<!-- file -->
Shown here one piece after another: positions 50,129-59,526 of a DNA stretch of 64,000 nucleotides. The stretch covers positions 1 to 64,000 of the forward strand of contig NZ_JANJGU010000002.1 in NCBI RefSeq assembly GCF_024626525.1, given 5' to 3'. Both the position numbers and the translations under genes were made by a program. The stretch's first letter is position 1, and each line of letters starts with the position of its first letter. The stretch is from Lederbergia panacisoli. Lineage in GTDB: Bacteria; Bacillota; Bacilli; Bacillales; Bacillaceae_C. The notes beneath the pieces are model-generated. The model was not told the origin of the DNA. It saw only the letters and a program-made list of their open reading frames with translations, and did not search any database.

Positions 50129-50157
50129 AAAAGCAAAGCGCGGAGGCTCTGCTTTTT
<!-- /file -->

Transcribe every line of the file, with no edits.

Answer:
Shown here one piece after another: positions 50,129-59,526 of a DNA stretch of 64,000 nucleotides. The stretch covers positions 1 to 64,000 of the forward strand of contig NZ_JANJGU010000002.1 in NCBI RefSeq assembly GCF_024626525.1, given 5' to 3'. Both the position numbers and the translations under genes were made by a program. The stretch's first letter is position 1, and each line of letters starts with the position of its first letter. The stretch is from Lederbergia panacisoli. Lineage in GTDB: Bacteria; Bacillota; Bacilli; Bacillales; Bacillaceae_C. The notes beneath the pieces are model-generated. The model was not told the origin of the DNA. It saw only the letters and a program-made list of their open reading frames with translations, and did not search any database.

Positions 50129-50157
50129 AAAAGCAAAGCGCGGAGGCTCTGCTTTTT